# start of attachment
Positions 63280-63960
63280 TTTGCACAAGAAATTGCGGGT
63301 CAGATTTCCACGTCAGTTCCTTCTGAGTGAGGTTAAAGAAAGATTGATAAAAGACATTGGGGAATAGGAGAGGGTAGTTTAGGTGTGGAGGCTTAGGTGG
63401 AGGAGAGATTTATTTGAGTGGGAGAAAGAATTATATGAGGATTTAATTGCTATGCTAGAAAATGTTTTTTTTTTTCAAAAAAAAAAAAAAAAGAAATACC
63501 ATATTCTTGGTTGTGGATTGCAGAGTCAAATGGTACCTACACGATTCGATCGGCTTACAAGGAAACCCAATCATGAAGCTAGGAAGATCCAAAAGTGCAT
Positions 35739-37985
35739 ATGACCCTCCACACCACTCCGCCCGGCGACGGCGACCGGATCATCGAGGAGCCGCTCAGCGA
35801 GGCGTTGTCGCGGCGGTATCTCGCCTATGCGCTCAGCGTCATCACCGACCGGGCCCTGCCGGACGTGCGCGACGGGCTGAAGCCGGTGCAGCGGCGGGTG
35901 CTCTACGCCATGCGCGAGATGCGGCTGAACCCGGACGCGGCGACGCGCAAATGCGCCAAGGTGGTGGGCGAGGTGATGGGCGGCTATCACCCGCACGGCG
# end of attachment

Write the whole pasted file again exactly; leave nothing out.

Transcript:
Positions 63280-63960
63280 TTTGCACAAGAAATTGCGGGT
63301 CAGATTTCCACGTCAGTTCCTTCTGAGTGAGGTTAAAGAAAGATTGATAAAAGACATTGGGGAATAGGAGAGGGTAGTTTAGGTGTGGAGGCTTAGGTGG
63401 AGGAGAGATTTATTTGAGTGGGAGAAAGAATTATATGAGGATTTAATTGCTATGCTAGAAAATGTTTTTTTTTTTCAAAAAAAAAAAAAAAAGAAATACC
63501 ATATTCTTGGTTGTGGATTGCAGAGTCAAATGGTACCTACACGATTCGATCGGCTTACAAGGAAACCCAATCATGAAGCTAGGAAGATCCAAAAGTGCAT
Positions 35739-37985
35739 ATGACCCTCCACACCACTCCGCCCGGCGACGGCGACCGGATCATCGAGGAGCCGCTCAGCGA
35801 GGCGTTGTCGCGGCGGTATCTCGCCTATGCGCTCAGCGTCATCACCGACCGGGCCCTGCCGGACGTGCGCGACGGGCTGAAGCCGGTGCAGCGGCGGGTG
35901 CTCTACGCCATGCGCGAGATGCGGCTGAACCCGGACGCGGCGACGCGCAAATGCGCCAAGGTGGTGGGCGAGGTGATGGGCGGCTATCACCCGCACGGCG